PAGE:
Local telecom provider Gorge Networks is planning the installation of an expansive new fiber optic network it hopes will be in place to deliver blistering-fast internet to customers in the Hood River area by next year.
Gorge Networks President Dan Bubb was in attendance at a recent Port of Hood River meeting to inform commissioners about the scope of the project, which would begin at the port.
“Our goal is to deliver high-capacity internet access,” he told commissioners. “We’re talking 100 megs or higher. We want to deliver that throughout the port and the city, clear out through the Heights and the county.”
Gorge Networks has been doing planning work on the fiber optic network for the past year and is pursuing the project in order to upgrade its telecommunications network and “provide the best internet access possible to our customers,” according to Bubb, who said his company serves “several thousand customers.” The network will be comprised of 6-8 miles of fiber optic cable that will be installed at the port east of the pedestrian bridge and run from downtown, up past Providence Hood River Memorial Hospital, and through the Heights before terminating near Nobi’s Gas & Drive Thru Deli on Tucker Road. Bubb also said the network could stretch as far west as the Rockford Grange.
In addition to higher internet speeds, which are needed for performing more bandwidth-intensive activities such as downloading music or streaming video, Bubb told commissioners that fiber optic internet provides other advantages over cable, satellite, and DSL internet services.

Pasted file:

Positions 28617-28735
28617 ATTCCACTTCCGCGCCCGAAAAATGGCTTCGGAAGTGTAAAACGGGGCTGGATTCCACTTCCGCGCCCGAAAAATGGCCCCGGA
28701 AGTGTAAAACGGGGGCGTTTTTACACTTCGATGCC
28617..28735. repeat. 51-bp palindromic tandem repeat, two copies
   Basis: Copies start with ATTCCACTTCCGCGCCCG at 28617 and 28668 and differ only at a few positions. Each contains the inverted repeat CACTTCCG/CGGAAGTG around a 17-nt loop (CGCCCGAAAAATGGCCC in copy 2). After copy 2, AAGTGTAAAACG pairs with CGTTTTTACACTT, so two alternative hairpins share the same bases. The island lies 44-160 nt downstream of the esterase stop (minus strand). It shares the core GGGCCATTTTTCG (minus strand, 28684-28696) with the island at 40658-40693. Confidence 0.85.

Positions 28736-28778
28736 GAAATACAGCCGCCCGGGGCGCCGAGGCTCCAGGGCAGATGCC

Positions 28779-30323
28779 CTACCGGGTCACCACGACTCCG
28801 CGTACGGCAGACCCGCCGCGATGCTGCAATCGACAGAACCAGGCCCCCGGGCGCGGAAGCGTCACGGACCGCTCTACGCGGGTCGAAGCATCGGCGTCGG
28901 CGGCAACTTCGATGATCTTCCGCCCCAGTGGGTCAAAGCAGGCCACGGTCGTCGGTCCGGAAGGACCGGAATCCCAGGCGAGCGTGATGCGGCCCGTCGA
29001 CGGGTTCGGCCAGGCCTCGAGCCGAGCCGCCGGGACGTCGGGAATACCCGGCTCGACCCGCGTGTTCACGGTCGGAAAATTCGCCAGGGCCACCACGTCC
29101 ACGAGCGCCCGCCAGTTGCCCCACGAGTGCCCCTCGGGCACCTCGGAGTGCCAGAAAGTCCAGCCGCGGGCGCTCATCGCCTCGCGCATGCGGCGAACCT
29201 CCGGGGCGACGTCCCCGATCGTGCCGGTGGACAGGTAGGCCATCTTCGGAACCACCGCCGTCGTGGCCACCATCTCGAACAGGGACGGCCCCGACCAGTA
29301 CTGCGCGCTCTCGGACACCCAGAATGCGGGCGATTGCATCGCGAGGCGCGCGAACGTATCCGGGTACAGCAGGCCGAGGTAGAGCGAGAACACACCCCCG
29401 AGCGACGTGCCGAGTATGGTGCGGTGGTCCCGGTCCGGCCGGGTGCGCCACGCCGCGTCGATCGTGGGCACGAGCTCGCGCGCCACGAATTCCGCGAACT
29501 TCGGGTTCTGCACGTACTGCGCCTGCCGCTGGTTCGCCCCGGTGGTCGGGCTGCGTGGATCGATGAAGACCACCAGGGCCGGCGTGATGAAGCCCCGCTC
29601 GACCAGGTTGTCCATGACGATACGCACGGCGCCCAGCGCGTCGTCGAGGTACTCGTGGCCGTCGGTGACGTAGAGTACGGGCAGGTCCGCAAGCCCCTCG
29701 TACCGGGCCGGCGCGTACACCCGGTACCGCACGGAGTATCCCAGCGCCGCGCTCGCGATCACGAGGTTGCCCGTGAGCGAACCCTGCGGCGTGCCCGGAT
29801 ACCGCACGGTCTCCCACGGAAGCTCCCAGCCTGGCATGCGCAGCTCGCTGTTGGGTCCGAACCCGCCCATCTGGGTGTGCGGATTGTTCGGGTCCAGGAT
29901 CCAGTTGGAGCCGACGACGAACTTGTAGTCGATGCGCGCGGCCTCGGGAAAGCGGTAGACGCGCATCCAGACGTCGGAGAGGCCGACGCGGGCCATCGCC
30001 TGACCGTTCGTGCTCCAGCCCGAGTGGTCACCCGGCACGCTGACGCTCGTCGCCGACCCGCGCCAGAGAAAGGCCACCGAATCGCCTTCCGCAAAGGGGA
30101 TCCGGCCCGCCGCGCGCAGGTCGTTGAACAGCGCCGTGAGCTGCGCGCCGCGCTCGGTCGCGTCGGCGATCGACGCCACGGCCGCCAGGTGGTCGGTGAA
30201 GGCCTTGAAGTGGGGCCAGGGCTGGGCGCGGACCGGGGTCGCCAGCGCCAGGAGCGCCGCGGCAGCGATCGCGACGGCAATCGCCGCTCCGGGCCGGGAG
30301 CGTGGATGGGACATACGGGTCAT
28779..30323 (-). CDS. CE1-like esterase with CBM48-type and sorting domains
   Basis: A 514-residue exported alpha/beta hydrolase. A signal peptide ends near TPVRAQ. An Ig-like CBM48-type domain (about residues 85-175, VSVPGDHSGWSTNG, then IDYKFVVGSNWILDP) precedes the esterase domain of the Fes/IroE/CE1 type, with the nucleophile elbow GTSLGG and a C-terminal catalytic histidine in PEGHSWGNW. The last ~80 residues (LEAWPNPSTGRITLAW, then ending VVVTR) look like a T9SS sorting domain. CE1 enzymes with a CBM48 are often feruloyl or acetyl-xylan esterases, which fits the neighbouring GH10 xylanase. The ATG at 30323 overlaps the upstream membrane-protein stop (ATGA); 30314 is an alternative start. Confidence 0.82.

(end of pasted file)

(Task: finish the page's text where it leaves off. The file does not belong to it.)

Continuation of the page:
“Fiber is symmetric, so, if you get a 100-meg fiber connection, it’s 100 megs up(load) and 100 megs down(load),” he explained. “DSL and cable are asymmetrical. So, when they say you have a 20-meg DSL or a 20-meg cable connection, it’s 20-megs download, but usually the upload is about a tenth of the download.”
Bubb added that having a fiber connection could help attract tenants to port buildings.
“Fiber does attract new businesses,” he said. “Having a wealth of connections is a differentiator for businesses when they’re trying to decide where to locate.”
Bubb estimated it would take “less than three months” to lay the fiber optic cable, which Bubb said had a diameter “at most, the size of a penny.” Cable would be strung across existing utility poles as well as undergrounded using a minimally-invasive boring machine that would require no road or sidewalk closures.
“The boring machine, it just bores a hole underground, there’s no backfill, there’s no nothing,” he explained to commissioners. “All we’re pushing through there is enough space to push some conduit.”
Bubb said on Thursday he expected project construction — which will be contracted out to a Heppner company called WindWave Communications — would start by Nov. 1 and would hopefully be completed “by the end of the first quarter of next year.” He explained he is waiting on a decision from the port to grant a right-of-way for the boring as well as the resolution of a franchise agreement with the city that Gorge Networks has “been working on the past few weeks.”
Bubb noted that Gorge Networks is particularly interested in offering service to “high-density” neighborhoods such as Pacific Heights and the Avalon developments, but a decision still needs to be made about how homes will be connected to the network — either directly, called “fiber-to-home,” or over the air.
As to when Gorge Networks customers could see fiber optic internet service switched on in their homes and businesses, Bubb didn’t have an exact date, but said customers could “theoretically” have access to the network “within the second quarter of next year.”